BOEM Standardises Screening Criteria for Alternatives in Offshore Wind Environmental Impact Statements
The US Bureau of Ocean Energy Management (BOEM) has standardised its process for identifying reasonable alternatives for evaluation in its draft Environmental Impact Statements for offshore wind projects.
The government agency informed on 26 June that it had finalised its document, Process for Identifying Alternatives for Environmental Reviews of Offshore Wind Construction and Operations Plans pursuant to the National Environmental Policy Act (NEPA), after incorporating feedback from the federal agencies who participate in BOEM’s environmental reviews.
The document establishes standard screening criteria for alternatives to be analysed in detail in Environmental Impact Statements for offshore wind Construction and Operation Plans. This is in accordance with the requirement of the Council on Environmental Quality (CEQ) of the National Environmental Policy Act (NEPA) that every EIS include a statement that briefly specifies the underlying purpose and need to which the agency is responding when proposing a reasonable range of alternatives, including the proposed action, according to the document.
The process, standardised for all Construction and Operations Plans received from offshore wind lessees, will increase transparency and consistency for government partners, offshore wind industry, and other key stakeholders, BOEM states.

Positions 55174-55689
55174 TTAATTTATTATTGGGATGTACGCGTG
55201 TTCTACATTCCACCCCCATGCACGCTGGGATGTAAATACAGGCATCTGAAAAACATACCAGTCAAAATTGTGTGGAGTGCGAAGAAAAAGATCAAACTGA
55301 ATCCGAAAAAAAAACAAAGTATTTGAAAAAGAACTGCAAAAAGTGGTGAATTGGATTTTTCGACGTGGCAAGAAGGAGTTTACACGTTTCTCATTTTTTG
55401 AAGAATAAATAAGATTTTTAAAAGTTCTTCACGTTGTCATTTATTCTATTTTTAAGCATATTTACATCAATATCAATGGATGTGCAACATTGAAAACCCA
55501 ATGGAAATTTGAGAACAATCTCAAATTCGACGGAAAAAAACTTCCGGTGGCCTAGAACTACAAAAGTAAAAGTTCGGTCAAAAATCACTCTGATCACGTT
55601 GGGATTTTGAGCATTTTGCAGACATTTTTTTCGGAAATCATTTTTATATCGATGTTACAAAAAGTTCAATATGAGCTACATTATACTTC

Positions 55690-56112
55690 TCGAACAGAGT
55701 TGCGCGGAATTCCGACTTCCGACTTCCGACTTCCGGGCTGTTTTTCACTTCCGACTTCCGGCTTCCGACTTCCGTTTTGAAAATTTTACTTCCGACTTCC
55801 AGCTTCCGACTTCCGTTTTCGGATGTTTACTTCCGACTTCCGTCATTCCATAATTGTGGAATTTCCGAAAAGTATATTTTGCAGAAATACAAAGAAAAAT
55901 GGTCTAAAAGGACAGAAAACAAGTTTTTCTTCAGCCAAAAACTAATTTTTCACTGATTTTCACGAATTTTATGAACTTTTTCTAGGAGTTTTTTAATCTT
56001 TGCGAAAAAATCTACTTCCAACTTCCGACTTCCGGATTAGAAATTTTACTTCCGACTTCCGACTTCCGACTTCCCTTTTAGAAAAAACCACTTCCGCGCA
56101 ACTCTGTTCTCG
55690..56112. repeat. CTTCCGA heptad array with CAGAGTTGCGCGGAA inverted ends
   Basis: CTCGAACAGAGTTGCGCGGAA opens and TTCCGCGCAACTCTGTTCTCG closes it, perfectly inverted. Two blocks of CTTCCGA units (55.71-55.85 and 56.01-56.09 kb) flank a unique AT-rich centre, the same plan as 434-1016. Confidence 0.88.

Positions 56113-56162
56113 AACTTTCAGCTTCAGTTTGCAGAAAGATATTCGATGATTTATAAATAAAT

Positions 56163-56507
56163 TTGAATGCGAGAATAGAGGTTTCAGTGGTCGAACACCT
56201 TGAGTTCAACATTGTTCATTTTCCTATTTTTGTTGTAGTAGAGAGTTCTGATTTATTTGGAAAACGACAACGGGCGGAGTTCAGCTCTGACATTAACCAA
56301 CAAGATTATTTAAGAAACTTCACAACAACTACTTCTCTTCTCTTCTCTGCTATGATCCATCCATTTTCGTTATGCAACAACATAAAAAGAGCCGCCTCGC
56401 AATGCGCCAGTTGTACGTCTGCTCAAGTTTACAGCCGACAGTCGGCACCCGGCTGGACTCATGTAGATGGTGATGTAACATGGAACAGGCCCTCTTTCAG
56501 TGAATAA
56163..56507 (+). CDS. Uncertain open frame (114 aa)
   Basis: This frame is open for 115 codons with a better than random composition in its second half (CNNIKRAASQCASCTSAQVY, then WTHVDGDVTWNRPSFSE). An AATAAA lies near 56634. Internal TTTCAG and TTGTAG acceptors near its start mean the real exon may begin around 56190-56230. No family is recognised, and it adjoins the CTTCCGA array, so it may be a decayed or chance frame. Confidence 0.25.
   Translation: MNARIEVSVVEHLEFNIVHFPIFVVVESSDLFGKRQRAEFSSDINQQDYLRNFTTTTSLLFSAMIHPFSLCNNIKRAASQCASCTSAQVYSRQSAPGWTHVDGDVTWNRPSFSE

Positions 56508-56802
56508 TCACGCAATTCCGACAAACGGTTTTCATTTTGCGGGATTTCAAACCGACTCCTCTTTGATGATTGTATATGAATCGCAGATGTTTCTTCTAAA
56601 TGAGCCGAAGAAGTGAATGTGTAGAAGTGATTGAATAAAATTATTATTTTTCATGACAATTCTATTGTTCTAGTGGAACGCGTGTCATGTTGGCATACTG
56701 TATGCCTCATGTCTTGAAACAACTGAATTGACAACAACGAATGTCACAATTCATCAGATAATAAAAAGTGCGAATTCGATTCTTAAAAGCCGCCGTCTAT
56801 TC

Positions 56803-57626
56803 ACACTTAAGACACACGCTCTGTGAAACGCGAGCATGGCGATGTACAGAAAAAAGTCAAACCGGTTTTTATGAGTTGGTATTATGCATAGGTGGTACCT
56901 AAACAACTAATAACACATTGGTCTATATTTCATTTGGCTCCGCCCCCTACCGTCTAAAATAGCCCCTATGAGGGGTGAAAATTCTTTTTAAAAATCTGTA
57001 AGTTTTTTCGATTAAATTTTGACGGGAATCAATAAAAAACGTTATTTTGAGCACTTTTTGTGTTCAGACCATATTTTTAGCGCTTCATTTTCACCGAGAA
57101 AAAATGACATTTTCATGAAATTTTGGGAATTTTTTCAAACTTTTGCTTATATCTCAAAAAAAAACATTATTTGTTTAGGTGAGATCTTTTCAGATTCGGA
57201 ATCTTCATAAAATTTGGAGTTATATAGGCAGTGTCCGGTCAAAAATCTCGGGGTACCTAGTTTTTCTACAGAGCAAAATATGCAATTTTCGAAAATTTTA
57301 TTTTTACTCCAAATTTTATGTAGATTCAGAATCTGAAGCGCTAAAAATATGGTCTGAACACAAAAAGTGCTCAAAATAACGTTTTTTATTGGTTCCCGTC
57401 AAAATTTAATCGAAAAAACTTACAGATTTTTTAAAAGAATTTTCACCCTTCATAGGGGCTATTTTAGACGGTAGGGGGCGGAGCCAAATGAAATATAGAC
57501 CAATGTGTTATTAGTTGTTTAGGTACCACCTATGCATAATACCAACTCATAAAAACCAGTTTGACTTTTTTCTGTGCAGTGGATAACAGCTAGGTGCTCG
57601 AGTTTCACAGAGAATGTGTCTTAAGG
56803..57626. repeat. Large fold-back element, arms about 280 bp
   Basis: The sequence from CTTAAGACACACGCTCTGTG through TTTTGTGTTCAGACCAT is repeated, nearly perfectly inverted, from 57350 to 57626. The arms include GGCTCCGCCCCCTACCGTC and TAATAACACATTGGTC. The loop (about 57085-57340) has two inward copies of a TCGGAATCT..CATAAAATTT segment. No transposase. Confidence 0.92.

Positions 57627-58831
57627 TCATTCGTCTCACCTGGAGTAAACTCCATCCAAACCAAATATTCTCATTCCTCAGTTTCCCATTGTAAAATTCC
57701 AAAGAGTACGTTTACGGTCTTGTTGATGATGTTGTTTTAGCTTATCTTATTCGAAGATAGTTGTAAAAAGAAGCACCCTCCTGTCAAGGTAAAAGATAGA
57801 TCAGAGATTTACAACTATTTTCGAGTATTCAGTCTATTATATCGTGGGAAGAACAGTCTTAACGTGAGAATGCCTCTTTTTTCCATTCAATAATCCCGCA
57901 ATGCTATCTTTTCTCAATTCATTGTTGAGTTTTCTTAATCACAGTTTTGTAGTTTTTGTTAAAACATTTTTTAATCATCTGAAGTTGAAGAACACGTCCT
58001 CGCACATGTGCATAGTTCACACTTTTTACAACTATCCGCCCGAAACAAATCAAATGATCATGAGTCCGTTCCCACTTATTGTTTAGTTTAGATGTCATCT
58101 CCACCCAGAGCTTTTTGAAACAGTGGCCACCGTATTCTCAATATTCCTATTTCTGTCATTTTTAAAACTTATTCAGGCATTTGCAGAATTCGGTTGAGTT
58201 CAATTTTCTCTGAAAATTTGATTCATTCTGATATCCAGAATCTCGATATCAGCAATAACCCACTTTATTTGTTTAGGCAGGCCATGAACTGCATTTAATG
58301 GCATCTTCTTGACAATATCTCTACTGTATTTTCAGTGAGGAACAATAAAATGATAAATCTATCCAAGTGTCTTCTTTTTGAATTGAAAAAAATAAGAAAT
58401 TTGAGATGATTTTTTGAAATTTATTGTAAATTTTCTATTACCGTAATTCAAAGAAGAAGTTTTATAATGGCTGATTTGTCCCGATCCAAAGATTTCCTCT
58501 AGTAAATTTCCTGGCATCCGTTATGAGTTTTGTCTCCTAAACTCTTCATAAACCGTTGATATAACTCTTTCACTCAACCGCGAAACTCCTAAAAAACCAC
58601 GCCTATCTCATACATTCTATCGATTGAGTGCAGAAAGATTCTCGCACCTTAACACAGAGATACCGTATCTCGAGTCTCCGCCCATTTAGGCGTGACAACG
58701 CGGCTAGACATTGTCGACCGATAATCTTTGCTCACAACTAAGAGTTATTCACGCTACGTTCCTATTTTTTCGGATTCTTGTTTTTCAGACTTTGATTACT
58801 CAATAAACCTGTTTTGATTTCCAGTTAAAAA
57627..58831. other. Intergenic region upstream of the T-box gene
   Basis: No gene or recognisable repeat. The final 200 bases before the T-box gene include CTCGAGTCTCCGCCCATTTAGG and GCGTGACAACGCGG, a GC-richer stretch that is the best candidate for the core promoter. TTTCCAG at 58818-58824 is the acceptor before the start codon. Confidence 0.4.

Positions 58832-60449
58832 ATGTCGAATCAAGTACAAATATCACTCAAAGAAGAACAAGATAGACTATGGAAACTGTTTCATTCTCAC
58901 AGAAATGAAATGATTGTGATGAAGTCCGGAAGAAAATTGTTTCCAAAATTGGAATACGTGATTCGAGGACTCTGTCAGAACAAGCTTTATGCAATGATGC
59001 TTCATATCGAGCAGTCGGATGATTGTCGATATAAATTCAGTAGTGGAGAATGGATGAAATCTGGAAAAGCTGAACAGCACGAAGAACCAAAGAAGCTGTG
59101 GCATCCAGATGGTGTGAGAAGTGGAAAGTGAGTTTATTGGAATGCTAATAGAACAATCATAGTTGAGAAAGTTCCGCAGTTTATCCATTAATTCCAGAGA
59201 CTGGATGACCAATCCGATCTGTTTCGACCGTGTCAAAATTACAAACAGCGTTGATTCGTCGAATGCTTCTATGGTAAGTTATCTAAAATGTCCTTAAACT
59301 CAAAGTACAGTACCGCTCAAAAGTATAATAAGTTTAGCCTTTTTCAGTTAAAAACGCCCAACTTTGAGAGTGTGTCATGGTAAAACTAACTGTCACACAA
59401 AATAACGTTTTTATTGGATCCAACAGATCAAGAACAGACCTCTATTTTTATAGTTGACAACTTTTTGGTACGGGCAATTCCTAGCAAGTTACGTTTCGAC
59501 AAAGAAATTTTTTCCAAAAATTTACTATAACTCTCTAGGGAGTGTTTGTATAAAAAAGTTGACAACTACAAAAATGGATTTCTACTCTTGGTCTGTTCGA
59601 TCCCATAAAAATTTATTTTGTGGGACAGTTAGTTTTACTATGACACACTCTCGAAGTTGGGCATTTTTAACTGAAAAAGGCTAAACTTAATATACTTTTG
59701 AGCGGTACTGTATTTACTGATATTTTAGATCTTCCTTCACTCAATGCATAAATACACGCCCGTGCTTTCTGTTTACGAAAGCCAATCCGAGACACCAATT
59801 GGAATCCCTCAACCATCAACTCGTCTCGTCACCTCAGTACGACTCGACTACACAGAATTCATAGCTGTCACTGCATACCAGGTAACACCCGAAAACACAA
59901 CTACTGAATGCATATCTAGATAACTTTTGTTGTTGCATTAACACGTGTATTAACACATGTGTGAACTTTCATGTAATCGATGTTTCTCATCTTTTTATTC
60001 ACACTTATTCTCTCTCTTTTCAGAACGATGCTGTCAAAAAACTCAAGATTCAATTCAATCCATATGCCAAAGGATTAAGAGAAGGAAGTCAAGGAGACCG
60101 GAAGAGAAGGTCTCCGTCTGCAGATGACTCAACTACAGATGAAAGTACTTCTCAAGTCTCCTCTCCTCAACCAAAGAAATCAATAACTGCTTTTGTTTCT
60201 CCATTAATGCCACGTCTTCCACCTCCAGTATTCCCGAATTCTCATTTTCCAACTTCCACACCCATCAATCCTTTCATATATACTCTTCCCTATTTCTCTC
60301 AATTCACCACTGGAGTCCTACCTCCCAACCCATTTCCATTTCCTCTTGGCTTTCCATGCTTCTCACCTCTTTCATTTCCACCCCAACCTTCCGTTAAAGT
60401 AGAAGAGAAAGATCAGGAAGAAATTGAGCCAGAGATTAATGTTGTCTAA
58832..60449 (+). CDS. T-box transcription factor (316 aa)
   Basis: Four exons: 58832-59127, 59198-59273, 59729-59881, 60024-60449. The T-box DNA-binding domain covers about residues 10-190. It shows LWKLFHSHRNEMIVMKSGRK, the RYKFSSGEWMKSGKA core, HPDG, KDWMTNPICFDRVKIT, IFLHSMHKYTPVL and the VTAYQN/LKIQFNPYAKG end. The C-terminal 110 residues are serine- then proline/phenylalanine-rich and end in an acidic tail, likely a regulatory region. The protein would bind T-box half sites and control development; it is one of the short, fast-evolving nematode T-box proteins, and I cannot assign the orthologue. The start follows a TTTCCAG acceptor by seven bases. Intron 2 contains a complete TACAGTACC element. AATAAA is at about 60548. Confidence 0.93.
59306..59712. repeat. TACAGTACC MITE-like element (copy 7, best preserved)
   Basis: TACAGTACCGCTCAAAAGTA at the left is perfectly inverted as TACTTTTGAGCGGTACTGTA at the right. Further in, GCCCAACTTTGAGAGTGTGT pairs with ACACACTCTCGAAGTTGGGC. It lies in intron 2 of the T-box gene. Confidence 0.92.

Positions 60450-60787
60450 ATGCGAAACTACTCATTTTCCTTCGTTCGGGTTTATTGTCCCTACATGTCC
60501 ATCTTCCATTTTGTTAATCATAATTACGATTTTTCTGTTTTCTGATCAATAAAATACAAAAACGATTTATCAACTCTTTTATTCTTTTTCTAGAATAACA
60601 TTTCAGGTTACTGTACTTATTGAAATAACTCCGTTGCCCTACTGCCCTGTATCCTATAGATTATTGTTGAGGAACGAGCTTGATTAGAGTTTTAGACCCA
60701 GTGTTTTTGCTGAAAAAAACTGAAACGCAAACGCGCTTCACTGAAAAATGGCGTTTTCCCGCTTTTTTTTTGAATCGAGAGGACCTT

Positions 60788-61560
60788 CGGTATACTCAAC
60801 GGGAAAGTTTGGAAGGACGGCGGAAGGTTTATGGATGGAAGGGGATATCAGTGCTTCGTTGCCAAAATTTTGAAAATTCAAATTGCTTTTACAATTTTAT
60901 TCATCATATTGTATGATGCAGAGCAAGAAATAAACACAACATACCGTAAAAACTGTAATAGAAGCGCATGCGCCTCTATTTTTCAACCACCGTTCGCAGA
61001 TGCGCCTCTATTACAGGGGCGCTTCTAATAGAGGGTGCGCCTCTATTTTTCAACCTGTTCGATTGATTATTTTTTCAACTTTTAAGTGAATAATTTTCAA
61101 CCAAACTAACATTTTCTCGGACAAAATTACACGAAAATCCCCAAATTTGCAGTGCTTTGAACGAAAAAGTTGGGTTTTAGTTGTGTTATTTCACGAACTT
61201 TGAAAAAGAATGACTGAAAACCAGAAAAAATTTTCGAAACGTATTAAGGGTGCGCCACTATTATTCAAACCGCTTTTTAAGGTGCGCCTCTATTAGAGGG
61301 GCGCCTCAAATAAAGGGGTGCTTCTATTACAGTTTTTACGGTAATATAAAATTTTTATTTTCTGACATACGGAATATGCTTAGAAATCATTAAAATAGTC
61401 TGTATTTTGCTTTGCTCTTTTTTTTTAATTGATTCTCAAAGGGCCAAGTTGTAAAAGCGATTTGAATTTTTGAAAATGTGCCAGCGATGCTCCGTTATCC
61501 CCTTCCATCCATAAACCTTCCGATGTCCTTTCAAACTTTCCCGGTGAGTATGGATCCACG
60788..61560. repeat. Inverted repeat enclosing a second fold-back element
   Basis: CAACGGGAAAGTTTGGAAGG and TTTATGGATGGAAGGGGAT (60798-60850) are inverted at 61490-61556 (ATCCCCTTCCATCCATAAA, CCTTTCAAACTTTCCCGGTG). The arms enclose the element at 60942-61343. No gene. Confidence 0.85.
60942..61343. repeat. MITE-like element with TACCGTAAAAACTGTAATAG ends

BOEM said that, by standardising its alternatives development process and finalising the document, the agency is emphasising earlier engagement with its federal partners on alternatives prior to the issuance of a Notice of Intent to Prepare an Environmental Impact Statement.
Following the launch of the country’s offshore wind target for 2030 last year and the national goal to accelerate offshore wind development, BOEM has sped up the permitting processes since the beginning of 2021.
In October last year, BOEM announced plans to organise up to seven new offshore wind lease sales until 2025 for Wind Energy Areas in the Gulf of Maine, New York Bight, Central Atlantic, and Gulf of Mexico, as well as offshore the Carolinas, California, and Oregon to meet the Biden-Harris administration’s goal of installing 30 GW of offshore wind energy by 2030.
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